It is no secret that there are many upcoming road projects in our area. You would have to be blind not to see that we need roads in the North Mecklenburg and South Iredell area. The unfortunate, but necessary, land acquisitions that accompany those projects present a very difficult and emotional conflict between landowners and the governmental staff charged with acquiring the needed right of way.
Taking people’s property is one of the most difficult tasks of any government. It is their job to plan for the roads we desperately need. Especially if the taking has a “local flavor” – your town representatives are involved – it is hard to sit in local businesses, churches and ball games with people who have taken your property. It is one of the most infuriating experiences to have property that you earned or inherited from family through the generations taken by the government to which you are forced to pay taxes. It is just not the “polite” thing to do. Your own money being used to take your property is just not what any local taxpayer wants to see. Unfortunately, it is a necessary evil of progress that roads have to go somewhere. The key idea to live by is that, “It is not personal” – on either side. Try to keep an open mind and remove the emotion from the process as much as possible.
The process should be as local as possible. We are neighbors; let’s work together to make the process as collaborative as we can. We know we need roads and they have to go somewhere. If the road affects your property, understand that the government will pay you for whatever they take. Yes, I know you would rather not have them take any … but that option is simply not possible. Go to the next position and ask yourself, “How can I make this unfortunate situation work for my benefit so that I have a better quality of life after the new road?”
Most people have heard of “condemnation”, “right of imminent domain”, “taking” and all of the accompanying horror stories. The years of litigation, the litany of expert testimony, appraisers, construction nightmares, disrupted lives and decimated properties and property values. It does not have to be that way. However, a better result requires BOTH sides to be willing to talk, compromise and leave room to work together for the benefit of all involved. The government has to be willing to be a little patient and landowners have to be willing to listen to reason and accept the changes coming to their situations. Hopefully, the changes can and will be positive. Failing to work together will result in the worst of all possible situations: a judge or jury in Charlotte or Statesville making a cold decision about your property, your lives and your homes or businesses based on limited facts and in less than ideal circumstances. There are much better options available.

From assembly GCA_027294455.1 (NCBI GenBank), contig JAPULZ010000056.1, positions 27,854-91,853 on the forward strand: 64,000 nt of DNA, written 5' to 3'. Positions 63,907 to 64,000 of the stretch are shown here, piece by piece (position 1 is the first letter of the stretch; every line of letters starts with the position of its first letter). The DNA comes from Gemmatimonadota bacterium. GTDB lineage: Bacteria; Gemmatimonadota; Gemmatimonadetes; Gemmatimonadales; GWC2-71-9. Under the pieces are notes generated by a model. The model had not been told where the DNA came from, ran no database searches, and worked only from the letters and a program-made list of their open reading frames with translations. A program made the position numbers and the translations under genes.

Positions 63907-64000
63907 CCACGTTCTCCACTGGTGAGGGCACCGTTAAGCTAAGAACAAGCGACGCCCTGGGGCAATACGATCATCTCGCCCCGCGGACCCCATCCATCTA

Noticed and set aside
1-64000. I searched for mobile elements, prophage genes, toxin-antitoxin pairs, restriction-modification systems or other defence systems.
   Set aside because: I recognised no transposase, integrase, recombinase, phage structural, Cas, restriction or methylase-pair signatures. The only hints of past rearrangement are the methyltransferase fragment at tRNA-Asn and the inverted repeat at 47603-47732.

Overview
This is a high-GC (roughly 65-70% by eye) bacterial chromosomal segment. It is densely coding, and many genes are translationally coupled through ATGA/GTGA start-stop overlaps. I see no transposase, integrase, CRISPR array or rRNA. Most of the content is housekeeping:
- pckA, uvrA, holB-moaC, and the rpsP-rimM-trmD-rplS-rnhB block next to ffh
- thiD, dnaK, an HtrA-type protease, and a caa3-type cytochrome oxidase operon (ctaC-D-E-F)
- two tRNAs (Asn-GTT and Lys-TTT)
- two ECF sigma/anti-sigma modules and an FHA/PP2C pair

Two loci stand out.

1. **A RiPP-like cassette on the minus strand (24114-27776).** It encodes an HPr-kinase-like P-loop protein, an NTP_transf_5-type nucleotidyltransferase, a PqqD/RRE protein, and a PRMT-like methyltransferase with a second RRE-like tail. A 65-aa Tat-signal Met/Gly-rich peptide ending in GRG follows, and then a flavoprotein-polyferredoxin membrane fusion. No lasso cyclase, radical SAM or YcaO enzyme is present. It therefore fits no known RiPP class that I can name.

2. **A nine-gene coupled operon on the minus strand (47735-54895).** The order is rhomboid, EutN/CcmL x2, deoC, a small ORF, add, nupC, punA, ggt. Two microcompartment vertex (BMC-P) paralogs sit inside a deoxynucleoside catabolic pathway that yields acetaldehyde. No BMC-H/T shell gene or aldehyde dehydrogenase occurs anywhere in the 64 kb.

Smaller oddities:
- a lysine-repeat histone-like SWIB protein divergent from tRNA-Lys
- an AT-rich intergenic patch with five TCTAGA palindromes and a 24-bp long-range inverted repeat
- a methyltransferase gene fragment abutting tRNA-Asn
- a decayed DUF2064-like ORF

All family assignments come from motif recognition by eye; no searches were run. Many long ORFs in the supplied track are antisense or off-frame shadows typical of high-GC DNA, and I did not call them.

The use of a local mediation process with impartial mediators who understand local issues and use local people is one of those options. A mediation is an assisted negotiation where everyone has to agree before resolution is reached. There is no reason not to sit down and talk; nothing is forced upon you here – you agree to whatever follows. The decision that is reached by and between the two parties most affected by it is usually much better than one that is imposed by a court. It has the opportunity to take many more factors into consideration than a court can. It is not bound by the artificial dictates of the law: if you can agree, it can happen. Need more time, we can do that. Move the road this way a little and save the big tree, no problem. Pay some more money and get needed access to another Town project, yes, that has value to us. The options are literally limitless.
You have the chance to talk about your concerns with someone trained to express them to the other side and hopefully have some room to make concessions as needed. Again, the focus should not be on adversarial, suit, condemnation, but on the collaborative and cooperative. It is OK to be a little unhappy in some things, but have a resolution that everyone can live with … without the need for lawsuits and trips to Charlotte. Attorneys can be part of the process as long as their focus is a resolution and not prolonging a painful situation for either party. The mediations can be scheduled in all types of places and at times convenient for both parties. The more we can make it convenient for the participants, the more likely we are to get a good result and the worse the option of going to Charlotte becomes.
If you are unable to reach an agreeable resolution, the State or Town is required by statute to use this process that will result in increased costs for everyone and the end result is that the Court in Charlotte or Statesville will decide what should happen and both parties may leave very unhappy. It will require the use of attorneys and be expensive for both sides. It is time consuming and the costs will mount … is it not in everyone’s interest to look at a better option?
Author: Bob McIntosh, Attorney & President
The McIntosh Law Firm, P.C.